Tuesday, March 15, 2016

Light game fun on Fuerteventura : Part 2.

By late afternoon on our first full day we were having a great time, had racked up an impressive species tally and had caught and released a lot of fish. We were also getting a bit sun burnt!

My first planehead filefish of the trip. They give a very good account of themselves on light game tackle. 
There were lots of small mullet around so I stole a chunk of bread from Nick's sandwich and caught a couple of them to find out which species they were. Turns out they were golden grey mullet. 
Casting further out I found a sandy area which resulted in a few greater weevers being caught. 
We also caught a few bigger painter comber. They don't fight very hard after a few initial head shakes. Still very pretty fish. 

Trying to tempt something larger I switched to a Gulp Sandworm on my drop shot rig. Holding it in a static position and giving it the odd twitch the smaller fish destroyed a few but eventually my rod bent over and a fish was stripping line after a solid take. An already battle scarred common pandora was eventually netted for me by Lee. 

This fish had obviously had a tough life with a fairly big chunk missing from its back. Evidence of a near death experience. 

Before heading home to survey our sunburn we popped to nearby Gran Tarajal where we had a few casts from the rocks at the back of its harbour's western breakwater. We caught a few more fish but things slowed down after the sun set and as we didn't have our head torches we called it a day. 

Casting out away from the rocks produced a few small white seabream. 
As light faded the ornate wrasse and damselfish became less active and the cardinalfish began appearing. 

Pleased with the day's non stop action we drove back to Caleta de Fuste where in the apartment the full extent of the damage the sun had wrecked on our skin became apparent. Nick wasn't too bad as he'd sensibly worn a wide brimmed hat all day. I had burnt my forearms and my rather red face and neck contrasted beautifully with the white areas that had been protected by my hat and glasses. Lee however was by far the worst off. Half way through the day his hat had blown off and landed in the sea. We managed to rescue it but he hadn't put it back on and his head had been badly burnt. All feeling a bit sore after dinner we applied plenty of after sun cream and went to bed.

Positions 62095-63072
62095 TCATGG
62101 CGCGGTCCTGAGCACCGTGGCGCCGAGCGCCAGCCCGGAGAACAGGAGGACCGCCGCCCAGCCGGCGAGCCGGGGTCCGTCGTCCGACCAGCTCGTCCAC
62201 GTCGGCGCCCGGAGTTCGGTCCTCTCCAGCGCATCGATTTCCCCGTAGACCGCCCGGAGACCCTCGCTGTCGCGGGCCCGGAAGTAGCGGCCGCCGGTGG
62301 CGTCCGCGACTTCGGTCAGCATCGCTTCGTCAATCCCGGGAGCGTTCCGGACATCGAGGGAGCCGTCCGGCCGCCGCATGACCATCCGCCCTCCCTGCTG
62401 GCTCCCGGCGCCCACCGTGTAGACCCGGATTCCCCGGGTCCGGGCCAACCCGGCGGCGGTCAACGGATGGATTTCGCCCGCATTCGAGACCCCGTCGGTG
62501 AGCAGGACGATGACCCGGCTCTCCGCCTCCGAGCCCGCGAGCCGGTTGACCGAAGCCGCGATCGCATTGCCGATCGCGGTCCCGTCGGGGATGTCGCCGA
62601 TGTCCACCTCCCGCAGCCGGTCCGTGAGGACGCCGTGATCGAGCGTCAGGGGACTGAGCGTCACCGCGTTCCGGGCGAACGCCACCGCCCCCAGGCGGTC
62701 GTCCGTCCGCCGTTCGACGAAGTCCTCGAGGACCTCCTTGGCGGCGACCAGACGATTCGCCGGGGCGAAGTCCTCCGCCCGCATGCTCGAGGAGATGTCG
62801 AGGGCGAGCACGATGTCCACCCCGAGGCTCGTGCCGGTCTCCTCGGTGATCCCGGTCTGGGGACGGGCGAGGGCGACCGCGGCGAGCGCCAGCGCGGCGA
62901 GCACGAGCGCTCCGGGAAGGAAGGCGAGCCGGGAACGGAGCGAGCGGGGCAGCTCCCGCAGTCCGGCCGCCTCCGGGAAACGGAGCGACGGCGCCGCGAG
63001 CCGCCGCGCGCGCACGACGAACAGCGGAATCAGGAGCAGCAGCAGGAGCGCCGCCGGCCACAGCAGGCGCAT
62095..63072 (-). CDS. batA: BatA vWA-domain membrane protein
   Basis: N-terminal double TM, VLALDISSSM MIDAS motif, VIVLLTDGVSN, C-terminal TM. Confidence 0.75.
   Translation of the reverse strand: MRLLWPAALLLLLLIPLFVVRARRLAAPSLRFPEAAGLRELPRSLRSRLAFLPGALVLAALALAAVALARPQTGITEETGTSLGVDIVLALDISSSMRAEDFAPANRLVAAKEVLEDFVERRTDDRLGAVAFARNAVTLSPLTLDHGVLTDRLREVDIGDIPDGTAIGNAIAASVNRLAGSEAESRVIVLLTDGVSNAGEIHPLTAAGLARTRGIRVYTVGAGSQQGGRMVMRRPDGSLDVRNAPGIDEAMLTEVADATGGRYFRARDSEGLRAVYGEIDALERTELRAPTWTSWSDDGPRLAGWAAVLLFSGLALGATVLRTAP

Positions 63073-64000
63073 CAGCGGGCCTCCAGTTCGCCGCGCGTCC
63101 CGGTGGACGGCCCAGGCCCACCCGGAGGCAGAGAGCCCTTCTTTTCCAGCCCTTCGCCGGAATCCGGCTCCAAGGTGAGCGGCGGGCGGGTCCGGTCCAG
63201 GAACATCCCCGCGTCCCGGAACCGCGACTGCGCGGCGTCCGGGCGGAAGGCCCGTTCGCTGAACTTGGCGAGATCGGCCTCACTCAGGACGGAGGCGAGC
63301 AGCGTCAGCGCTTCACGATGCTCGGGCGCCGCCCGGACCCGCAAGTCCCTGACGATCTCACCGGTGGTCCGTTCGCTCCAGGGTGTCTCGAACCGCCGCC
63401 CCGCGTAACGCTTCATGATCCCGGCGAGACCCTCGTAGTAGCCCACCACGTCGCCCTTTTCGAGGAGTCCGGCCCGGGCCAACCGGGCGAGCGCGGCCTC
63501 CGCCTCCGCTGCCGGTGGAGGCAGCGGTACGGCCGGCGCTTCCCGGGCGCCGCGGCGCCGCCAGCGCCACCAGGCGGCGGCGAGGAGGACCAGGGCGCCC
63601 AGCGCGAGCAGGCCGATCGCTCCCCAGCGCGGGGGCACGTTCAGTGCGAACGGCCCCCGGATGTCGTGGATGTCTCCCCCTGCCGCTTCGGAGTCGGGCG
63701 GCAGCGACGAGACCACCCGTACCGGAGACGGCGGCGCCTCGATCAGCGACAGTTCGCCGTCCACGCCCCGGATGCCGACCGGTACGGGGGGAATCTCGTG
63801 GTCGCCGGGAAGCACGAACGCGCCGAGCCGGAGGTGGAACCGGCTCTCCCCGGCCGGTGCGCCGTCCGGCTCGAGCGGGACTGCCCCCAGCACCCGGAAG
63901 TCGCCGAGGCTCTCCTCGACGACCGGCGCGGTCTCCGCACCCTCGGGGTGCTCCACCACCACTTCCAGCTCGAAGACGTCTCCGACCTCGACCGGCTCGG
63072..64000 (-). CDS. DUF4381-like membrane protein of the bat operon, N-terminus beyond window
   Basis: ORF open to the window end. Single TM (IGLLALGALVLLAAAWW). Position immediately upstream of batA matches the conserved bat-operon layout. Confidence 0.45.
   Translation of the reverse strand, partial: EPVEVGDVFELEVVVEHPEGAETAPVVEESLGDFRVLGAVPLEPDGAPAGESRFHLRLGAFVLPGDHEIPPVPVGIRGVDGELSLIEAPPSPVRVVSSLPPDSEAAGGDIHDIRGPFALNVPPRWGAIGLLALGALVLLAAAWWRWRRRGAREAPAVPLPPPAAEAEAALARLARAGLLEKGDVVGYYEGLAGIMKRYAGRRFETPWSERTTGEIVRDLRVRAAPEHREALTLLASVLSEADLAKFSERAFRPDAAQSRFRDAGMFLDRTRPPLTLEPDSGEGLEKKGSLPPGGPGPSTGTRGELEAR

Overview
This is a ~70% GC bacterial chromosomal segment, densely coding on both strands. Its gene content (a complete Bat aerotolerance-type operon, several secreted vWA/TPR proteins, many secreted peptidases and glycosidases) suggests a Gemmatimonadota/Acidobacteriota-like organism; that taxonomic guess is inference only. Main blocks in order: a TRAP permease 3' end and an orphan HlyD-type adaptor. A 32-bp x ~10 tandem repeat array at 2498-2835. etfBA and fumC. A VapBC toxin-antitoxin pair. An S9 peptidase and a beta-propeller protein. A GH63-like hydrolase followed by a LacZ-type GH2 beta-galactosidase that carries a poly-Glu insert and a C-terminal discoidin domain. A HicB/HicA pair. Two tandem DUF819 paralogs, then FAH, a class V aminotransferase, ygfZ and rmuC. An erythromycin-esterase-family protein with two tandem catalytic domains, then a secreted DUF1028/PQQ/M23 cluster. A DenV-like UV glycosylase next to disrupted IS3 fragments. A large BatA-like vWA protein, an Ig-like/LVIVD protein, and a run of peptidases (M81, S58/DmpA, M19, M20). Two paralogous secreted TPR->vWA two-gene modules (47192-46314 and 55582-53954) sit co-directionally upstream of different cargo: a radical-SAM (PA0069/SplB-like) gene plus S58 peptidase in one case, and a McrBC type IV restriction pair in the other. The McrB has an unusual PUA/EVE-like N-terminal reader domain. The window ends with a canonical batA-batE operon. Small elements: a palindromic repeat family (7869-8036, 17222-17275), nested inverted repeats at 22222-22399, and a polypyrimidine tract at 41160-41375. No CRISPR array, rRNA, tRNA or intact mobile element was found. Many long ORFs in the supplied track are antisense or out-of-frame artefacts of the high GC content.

Up early the next day Lee's head was pretty bad and it was weeping yellow liquid. Not good but luckily it was overcast, which was just as well as we all needed to stay out of the sun, as we headed to Salinas del Carmen to try fishing for larger species. The wind however had picked up and there was a fair swell running. We trashed the water for a while but apart from a couple of greedy lizardfish that Lee caught on 40g jigs we didn't have any joy and returned to the apartment discuss what we'd do for the rest of the day, picking up a big bottle of sun cream on the way. To try and seek a bit of shelter from the strong wind in the afternoon we decided to head west. The coast on that side of the island doesn't really have that many roads leading to it but we visited Puertito de los Molinos to see if we could do a spot of light game there. It didn't look that promising being very shallow and fishing there involved a scramble down some fairly steep rocks so we headed south to the next small coastal town, Ajuy. 

Halfway between the two we stopped at an observation point. Compared to the other Canary Islands Fuerteventura is relatively flat. Probably why it is so windy!

When we arrived at Ajuy its steeply shelving black vocanic sand beach looked much more promising so we had a few casts from the rocks at its northern end. This produced a small derbio for Lee on his first cast so we were optimistic we'd found a good spot.